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In this blog, there will be a variety of material: thoughts on Bible books, book reviews, historical characters, aspects of Scottish church history and other things.

Saturday, 16 March 2013

How the Mighty Have Fallen (Hosea 13)

Chapter 13 begins with a reference to some  great days of the past when other nations feared the northern kingdom of Israel and trembled when they spoke. This is probably a reference to the prosperous period of the reign of Jeroboam II. But things have now changed, and they have become weak, like the morning mist or like chaff in the wind or like smoke from a fire, ready to disappear. The reason for their weakness was their practice of idolatry (vv. 1-3).

In verse 4, the Lord speaks again of what he did for them at the onset of their national life when he delivered the people from Egypt and cared for them as they travelled through the desert. Then they had a special relationship with him. He then brought them into the Promised Land, but once there they became independent and proud and forgot about their God (vv. 4-6).

Therefore the Lord would no longer look after Israel. Instead he would turn against them and here he uses the imagery of fierce beasts (a lion, a leopard, a mother bear) to illustrate the absence of mercy in his dealings with them. Israel would be completely destroyed as a nation (vv. 7-8).

Their kings, whom they had imagined would help them, would not be able to do so. They had chosen to be like the nations when they selected Saul as king, not realising that he had been sent by God as an expression of his wrath. Although some subsequent kings had been powerful, recent ones were weak. Israel would disappear (God uses two powerful illustrations to describe what will happen: Israel would become like a child who refused to be born and it would suffer death). There would be no compassion for them and Assyria would destroy their capital city, Samaria (vv. 9-16).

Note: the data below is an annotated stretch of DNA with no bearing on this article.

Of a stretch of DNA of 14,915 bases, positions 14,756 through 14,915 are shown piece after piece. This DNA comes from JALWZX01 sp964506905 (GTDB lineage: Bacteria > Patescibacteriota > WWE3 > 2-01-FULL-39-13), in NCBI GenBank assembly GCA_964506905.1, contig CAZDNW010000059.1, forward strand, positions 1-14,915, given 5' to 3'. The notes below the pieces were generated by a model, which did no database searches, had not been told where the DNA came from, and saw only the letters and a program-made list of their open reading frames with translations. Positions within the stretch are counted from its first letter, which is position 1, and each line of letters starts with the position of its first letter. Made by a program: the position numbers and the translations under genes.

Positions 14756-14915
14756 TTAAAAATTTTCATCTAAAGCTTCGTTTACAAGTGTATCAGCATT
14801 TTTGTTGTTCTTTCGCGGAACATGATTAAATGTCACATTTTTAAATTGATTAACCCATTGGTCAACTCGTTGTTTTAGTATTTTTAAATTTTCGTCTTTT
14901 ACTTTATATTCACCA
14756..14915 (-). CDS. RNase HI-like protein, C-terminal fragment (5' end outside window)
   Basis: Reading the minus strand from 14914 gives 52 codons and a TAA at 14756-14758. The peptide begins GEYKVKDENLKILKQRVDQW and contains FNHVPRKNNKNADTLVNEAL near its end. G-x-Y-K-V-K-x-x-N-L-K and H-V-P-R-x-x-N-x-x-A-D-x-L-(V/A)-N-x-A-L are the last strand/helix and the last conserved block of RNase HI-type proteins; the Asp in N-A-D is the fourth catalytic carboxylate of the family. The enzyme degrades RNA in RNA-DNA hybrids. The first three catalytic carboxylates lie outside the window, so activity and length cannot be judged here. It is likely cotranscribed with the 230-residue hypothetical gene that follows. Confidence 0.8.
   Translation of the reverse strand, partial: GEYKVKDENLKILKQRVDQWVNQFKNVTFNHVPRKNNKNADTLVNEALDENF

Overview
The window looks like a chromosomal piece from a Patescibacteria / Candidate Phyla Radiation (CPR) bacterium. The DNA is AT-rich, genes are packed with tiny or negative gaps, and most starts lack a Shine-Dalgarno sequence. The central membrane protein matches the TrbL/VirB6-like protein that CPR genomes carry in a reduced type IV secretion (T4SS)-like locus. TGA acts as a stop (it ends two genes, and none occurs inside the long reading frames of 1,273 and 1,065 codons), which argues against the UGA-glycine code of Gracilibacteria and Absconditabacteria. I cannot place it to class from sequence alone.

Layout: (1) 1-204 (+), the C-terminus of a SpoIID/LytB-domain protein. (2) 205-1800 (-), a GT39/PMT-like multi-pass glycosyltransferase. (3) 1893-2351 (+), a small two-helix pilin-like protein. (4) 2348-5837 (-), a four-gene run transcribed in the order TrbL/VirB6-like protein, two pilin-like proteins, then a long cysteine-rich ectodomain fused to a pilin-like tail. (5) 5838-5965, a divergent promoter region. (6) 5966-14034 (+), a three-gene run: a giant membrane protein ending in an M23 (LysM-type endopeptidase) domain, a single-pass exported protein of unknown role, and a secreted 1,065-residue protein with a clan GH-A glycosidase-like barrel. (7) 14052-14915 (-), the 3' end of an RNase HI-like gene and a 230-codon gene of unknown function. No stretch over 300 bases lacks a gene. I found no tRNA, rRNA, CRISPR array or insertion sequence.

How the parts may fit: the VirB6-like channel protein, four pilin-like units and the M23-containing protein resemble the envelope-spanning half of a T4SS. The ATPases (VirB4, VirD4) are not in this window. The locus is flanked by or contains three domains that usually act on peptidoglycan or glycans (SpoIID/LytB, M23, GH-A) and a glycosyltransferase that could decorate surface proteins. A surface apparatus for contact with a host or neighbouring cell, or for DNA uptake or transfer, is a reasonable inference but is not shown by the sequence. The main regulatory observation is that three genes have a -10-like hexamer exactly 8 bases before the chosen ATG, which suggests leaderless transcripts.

Yet this announcement of judgement contains words of hope. When the Lord describes Israel as succumbing to the power of the grave, he asks a question: 'Shall I ransom them from the power of Sheol? Shall I redeem them from Death?' The answer to this question remained obscure until Paul mentions it in 1 Corinthians 15 in his great chapter on the resurrection. The full answer to this question from the heart of God includes far more than national restoration of Israel. Through Jesus, all consequences of death will be removed for those who trust in the  Lord. When the resurrection takes place, then it will be asked with wonder, 'O Death, where are your plagues? O Sheol, where is your sting?'

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